Tuesday, August 4, 2015

Episode 104: Procedural Narrative Design

This is episode 104 of Roguelike Radio, where we discuss Procedural Narrative Design with Darren Grey, Mark Johnson, Tanya Short and David Dunham.

You can download the mp3 of the podcast, play it in the embedded player below, or you can follow us on iTunes.

Topics Discussed:
  • Basic/minimal narrative of Rogue and many roguelikes
  • David's classic game King of Dragon Pass, with its evolving scenario-driven narrative set in the world of Glorantha
  • Good writing in games, and the need for economic and evocative writing
  • "The shadow of Tolkien" - designers badly trying to emulate novel writing in games
  • Scenario/encounter design and the need for massive parallel writing and alternate text output
  • Integrating narrative and gameplay, which narrative being informed by and interacting with the underlying mechanics
  • David's plans for Six Ages, a spiritual successor to King of Dragon Pass
  • Tanya's currently in-development game Moon Hunters, with procedural world and character-driven narrative
  • The problems with random narrative output not making a lot of sense, relying on the player to read their own narrative like in Dwarf Fortress
  • Mark's attempts to have procedural semantic meanings in Ultima Ratio Regum's myths, linking in with procedural histories and impacts on the game world
  • Interactive procedural narrative when re-writing history in URR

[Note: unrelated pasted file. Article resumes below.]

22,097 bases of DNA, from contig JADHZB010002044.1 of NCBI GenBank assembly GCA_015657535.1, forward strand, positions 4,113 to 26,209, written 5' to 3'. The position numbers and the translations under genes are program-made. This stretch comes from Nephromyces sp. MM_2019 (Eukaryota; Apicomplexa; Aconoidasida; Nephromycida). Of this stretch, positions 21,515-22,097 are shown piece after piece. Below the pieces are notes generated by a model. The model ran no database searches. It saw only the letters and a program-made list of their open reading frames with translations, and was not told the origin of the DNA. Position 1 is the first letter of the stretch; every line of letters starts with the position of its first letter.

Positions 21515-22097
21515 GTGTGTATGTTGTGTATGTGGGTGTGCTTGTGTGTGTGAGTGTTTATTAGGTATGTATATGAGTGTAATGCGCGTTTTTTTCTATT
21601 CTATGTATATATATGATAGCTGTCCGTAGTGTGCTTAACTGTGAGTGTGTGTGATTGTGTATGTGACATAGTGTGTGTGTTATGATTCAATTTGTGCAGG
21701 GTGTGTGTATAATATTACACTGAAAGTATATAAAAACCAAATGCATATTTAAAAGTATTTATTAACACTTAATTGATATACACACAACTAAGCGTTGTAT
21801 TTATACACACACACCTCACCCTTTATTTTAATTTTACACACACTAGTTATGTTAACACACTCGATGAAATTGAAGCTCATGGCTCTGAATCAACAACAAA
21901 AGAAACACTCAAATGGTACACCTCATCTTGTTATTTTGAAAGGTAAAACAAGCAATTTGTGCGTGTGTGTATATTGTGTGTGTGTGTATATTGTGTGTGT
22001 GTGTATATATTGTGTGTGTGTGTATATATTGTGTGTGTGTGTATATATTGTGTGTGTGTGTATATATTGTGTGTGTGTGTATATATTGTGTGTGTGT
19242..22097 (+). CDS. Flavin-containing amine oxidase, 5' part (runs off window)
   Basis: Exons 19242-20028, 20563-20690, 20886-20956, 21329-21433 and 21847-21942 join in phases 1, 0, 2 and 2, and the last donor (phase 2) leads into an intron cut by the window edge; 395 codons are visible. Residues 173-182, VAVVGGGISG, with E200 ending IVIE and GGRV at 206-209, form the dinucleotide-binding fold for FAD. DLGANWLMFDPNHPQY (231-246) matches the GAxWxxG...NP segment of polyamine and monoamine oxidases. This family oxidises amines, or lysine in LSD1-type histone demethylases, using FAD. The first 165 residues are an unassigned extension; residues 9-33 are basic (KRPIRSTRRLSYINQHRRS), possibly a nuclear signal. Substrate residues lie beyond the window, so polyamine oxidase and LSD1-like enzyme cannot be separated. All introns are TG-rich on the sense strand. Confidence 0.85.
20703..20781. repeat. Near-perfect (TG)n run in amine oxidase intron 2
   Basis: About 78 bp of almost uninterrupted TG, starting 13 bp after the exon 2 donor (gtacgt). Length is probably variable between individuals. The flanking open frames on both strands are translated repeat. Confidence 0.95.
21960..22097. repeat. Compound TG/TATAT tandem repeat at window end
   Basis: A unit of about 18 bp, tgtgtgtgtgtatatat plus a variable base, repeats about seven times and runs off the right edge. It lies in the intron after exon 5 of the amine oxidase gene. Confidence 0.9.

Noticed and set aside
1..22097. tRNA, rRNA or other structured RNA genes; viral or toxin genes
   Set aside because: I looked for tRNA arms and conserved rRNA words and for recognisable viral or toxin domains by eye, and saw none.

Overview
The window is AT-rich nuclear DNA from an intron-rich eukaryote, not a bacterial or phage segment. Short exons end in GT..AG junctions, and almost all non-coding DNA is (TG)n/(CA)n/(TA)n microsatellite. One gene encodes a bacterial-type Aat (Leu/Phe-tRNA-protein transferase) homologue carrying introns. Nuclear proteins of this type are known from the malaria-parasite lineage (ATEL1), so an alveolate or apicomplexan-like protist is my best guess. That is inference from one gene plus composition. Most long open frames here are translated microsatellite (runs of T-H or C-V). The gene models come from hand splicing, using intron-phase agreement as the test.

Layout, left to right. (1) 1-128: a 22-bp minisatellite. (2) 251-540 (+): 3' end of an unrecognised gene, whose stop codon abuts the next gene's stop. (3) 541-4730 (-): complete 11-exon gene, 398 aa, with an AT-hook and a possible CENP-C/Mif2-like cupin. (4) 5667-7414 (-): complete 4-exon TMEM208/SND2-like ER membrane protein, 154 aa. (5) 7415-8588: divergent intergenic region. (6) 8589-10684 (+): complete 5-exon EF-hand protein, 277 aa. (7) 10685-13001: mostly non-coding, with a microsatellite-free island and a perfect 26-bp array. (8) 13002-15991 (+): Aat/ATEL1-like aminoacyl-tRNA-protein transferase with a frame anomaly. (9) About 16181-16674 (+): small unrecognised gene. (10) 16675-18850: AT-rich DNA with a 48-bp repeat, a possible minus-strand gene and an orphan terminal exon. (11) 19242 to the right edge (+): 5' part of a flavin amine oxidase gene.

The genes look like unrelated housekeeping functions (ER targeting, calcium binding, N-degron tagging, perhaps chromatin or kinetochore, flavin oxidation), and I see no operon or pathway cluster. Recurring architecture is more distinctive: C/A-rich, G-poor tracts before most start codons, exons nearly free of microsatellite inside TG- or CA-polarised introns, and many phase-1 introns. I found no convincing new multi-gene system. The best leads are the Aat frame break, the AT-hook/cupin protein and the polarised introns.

• Creating background story through events, with FTL as an example, in particular using vague exposition to build the idea of a world in the player's mind
  • Having large exposition text to give the player's a lore reference for the game, à la Tales of Maj'Eyal
  • Free background settings to use - Lovecraft, Conan, Sherlock Holmes, Dracula, old myths like Norse, Greek, Roman
  • The role of the player, in particular avoiding the usual narrative of player as hero or having a destiny as these don't suit roguelike gameplay
  • Human response to character-driven stories and engaging personalities, with the examples of Broken Bottle and The Curious Expedition
  • Avoiding text and exposition and using environmental storytelling to build a picture of the world, and in particular using the mechanics of the game to communicate a narrative, such as corruption in ADOM
  • Narrative direction in open worlds
  • Remembering player's previous characters as stories

Join us next time for a discussion of an upcoming new book about roguelikes!


  1. Quite a good, and sprawling, episode---which I guess is rather appropriate considering. It would've been an even better episode in an at least slightly more interesting alternate universe where the Ars Magica Kickstarter had actually made it against all odds...or I suppose if something like Cults & Daggers on Steam that wouldn't likely exist if not for KoDP and/or a bit of Dominions was a fair chunk further down the path to being completely realized. More the merrier in this realm where the surface has only been sliced a bit here and there with ample room for wholly different approaches! Easily high hopes for Moon Hunters and Six Ages

  2. Great episode, and very timely as I've been thinking for the past week that I wanted to try playing KoDP again. In my past attempts I've found it too opaque in several areas. First, I don't have a good sense of scale/size for gifts and sacrifices. I always felt like I was pulling numbers out of thin air and the game never gave me feedback on what kind of impact the quantities would have. When you pair that with the random chance of failure, I felt like I was shooting in the dark.

    There were also many turns where I felt like I should just 'pass'. I just needed to wait to farm more food, let a trading mission go and hopefully bring back cows, etc.

    I've just started playing an new round of it on my phone, so we'll see how that goes.